The Red Heifer
“This is the ordinance of the law, which the Lord hath commanded, saying, Speak unto the children of Israel, that they bring thee a red heifer without spot, wherein is no blemish, and upon which never came yoke: and ye shall give her unto Eleazer the priest, that he may bring her forth without the camp, and one shall slay her before his face.”—Numbers 19:2-3.
THE true heading of all the books of Moses is to be found in the words of Jesus, “Moses wrote of me.” Take the Lord Jesus Christ with you as a key, and however difficult the riddles of Leviticus or Numbers may at first sight appear, there is not one enigma in the whole collection which will not speedily open and yield instruction. To the Israelites themselves, these rites and ceremonies must have been rather an exercise of faith, than a means of instruction. “I cannot perfectly understand why this heifer is slain, or why yonder lamb is offered,” said the pious Israelite, “but though I cannot understand, I believe there is virtue in it all, and I reverently do, even to the smallest particular, that which God, through his servant Moses, has commanded me to do.” To us, the types are not a dark mystery to perplex our faith, but an open vision to delight our eyes. Having believed in Christ Jesus, having received him as the Father's sent One, and being reconciled unto God by his death, we look back to the ceremonies of the old law as the patterns of heavenly things, to endeavour to discover some new light in which the Saviour's beauties may be set, and to behold him from some different point of view, so that we may love him the better, and may trust him the more.
Now, the particular point to which the red heifer referred, concerning Christ and his work, is just this—the provision which is made in Christ Jesus for the daily sins and failings of believers.
In order to bring out our point clearly, we shall remark, first, that even true Israelites are in daily danger of defilement; secondly, that there is a provision made in the covenant of grace for the removal of the daily defilement of sin; and thirdly, that the red heifer most beautifully sets forth Christ as being the constant purification of his people, that they, having their consciences purged from dead ivories, may have power to worship acceptably the living and true God.
I. It is undoubtedly true, that even THE TRUE ISRAELITE, THE TRUE BELIEVER IN CHRIST, IS THE SUBJECT OF DAILY DEFILEMENT.
My brethren, we who have believed in Christ are free from sin before the divine judgment seat. The moment that we believe in Christ, our sin is no longer ours; it was laid upon Christ, and cannot be in two places at one time; and therefore are we perfectly clean from sin before the eyes of a holy God. This is justification, full, complete, everlasting. But we are all aware, that in the matter of sanctification, we are not, as yet, delivered from evil. Sin dwelleth, though it reigneth not in our mortal bodies; and since there is sin within, there is the capability of the defilement of sin without. Who has lived for a single day in this base world, without discovering that in all his actions he commits sin, in everything to which he puts his hand, he receives, as well as imparts, some degree of defilement? How is it, my brethren, that this is the case? The answer is easy, and it is to be found in the chapter before us.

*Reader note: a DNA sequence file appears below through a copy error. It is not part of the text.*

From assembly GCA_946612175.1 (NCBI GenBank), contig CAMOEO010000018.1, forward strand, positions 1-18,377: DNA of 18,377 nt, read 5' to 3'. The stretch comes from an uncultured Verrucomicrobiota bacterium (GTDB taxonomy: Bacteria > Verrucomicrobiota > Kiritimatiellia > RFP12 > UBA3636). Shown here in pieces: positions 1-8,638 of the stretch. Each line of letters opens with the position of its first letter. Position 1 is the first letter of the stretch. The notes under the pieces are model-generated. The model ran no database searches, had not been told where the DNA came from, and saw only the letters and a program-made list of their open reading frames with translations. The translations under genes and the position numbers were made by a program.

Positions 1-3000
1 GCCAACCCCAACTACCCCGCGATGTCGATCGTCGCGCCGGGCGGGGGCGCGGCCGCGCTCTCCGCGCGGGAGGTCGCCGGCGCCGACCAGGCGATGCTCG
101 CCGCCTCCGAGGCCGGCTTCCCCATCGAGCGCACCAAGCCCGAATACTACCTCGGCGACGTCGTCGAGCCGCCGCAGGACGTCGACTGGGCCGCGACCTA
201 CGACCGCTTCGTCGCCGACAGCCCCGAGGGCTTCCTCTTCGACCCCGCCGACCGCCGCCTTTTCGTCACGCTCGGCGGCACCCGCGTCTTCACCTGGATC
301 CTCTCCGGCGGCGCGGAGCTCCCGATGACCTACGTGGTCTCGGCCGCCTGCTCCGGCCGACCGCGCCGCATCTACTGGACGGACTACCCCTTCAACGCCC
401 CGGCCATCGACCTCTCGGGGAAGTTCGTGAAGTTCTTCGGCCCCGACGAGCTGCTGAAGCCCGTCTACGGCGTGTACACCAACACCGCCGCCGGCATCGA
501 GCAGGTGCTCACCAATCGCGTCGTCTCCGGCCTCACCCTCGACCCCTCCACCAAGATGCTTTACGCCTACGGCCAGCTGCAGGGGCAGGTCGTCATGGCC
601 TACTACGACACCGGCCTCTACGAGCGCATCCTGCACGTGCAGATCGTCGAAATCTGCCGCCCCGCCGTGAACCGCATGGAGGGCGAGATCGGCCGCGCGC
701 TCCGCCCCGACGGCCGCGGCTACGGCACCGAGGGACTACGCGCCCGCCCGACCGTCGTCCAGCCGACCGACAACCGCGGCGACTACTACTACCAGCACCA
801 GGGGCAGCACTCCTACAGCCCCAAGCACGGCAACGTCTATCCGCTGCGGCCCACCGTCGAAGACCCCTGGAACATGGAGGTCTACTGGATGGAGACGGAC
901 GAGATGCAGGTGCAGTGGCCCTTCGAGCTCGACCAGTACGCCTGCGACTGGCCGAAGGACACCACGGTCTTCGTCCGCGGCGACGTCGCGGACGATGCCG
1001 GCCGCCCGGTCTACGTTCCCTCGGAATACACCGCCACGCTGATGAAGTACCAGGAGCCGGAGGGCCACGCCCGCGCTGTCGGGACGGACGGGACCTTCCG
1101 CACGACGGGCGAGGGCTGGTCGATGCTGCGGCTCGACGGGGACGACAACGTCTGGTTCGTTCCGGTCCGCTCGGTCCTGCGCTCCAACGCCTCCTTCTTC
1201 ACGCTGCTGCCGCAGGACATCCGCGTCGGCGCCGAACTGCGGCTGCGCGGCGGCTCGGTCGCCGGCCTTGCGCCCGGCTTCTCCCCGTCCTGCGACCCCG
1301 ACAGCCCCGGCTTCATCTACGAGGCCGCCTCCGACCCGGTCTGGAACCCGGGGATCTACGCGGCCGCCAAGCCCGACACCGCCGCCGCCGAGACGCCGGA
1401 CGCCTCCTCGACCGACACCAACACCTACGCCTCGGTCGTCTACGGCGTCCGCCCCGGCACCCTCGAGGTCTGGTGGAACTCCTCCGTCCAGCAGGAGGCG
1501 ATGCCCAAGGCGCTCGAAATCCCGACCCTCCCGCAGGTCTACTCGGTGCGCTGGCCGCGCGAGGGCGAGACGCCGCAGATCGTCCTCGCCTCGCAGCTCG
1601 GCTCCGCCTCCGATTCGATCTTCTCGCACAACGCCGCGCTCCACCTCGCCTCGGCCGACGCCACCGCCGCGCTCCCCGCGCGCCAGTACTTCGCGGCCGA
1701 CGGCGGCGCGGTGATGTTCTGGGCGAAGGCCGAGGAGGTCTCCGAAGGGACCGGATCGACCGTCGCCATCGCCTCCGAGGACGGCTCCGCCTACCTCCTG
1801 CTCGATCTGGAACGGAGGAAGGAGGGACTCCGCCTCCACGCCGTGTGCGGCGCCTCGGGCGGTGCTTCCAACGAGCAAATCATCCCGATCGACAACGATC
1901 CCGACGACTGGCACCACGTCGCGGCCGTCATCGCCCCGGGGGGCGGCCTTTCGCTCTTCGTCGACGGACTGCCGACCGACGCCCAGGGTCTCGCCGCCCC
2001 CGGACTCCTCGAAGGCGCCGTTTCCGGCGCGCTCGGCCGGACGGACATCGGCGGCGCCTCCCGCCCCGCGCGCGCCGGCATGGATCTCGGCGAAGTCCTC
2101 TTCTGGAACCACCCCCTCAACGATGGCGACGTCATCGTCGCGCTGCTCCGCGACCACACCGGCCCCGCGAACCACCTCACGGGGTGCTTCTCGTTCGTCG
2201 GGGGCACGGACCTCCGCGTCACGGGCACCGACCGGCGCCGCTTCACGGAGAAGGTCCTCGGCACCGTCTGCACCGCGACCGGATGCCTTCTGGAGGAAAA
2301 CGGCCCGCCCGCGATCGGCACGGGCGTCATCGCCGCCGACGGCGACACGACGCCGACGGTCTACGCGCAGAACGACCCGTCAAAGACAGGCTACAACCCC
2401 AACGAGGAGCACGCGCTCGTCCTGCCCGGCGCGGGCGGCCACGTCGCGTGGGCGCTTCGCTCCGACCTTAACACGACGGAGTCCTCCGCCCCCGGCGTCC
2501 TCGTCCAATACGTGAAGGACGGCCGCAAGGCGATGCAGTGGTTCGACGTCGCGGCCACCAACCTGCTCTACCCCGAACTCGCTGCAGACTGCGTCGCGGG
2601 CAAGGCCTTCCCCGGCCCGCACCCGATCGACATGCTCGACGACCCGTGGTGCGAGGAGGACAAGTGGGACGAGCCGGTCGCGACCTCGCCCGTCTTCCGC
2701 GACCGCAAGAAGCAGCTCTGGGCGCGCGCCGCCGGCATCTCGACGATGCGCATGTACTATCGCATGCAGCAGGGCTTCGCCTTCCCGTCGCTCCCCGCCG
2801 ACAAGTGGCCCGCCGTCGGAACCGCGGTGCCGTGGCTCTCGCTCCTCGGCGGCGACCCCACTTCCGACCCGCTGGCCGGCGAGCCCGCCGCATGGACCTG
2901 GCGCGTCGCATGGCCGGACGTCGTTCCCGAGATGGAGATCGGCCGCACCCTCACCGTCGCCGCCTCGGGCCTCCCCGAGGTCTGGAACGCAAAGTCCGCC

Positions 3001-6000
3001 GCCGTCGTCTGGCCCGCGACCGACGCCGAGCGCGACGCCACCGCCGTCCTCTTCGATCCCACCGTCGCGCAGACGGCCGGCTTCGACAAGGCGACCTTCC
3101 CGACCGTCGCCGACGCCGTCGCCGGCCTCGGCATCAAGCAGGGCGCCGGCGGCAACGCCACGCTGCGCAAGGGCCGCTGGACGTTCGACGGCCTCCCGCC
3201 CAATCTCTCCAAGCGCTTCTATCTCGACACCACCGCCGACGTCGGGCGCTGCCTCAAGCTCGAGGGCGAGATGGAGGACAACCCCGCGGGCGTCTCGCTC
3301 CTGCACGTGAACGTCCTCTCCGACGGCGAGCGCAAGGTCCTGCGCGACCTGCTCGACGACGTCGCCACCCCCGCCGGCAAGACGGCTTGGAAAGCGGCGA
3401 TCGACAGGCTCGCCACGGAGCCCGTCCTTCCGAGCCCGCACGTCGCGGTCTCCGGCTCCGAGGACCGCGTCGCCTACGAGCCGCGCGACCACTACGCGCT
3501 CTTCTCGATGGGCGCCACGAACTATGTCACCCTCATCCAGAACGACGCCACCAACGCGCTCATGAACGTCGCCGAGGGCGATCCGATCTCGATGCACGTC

Some of our defilement arises from the fact, that we do actually come into contact with sin, here imaged in the corruption of death. Read the eleventh verse—“He that toucheth the dead body of any man shall be unclean seven days.” We actually touch that dead thing, sin, by overt acts of transgression. The best man 'living still pollutes himself with evil. We have met with a few vain and ignorant persons who have boasted that they were perfect, but we never believed in their perfection, except so far as to concede that they were perfect in self-conceit, in boastful arrogance, and infamous impudence. “If any man say he hath no sin, he deceiveth himself, and the truth is not in him.” The best of men are men at the best, and while they are only men, they will still sin. We find the apostle Paul crying out because of corruption, and even using such strong language as this—“O wretched man that I am! who shall deliver me from the body of this death?” We are in close connection with sin, because sin is in ourselves. It has dyed us through and through, staining the very warp and woof of our nature, and until we lay aside these bodies, and are admitted to the Church of the first-born above, we shall never cease very close and intimate connection with sin. Hence, my brethren, we need to be constantly cleansed, because we are always defiling ourselves; in fact, are always defiled, because we are always touching the body of this death.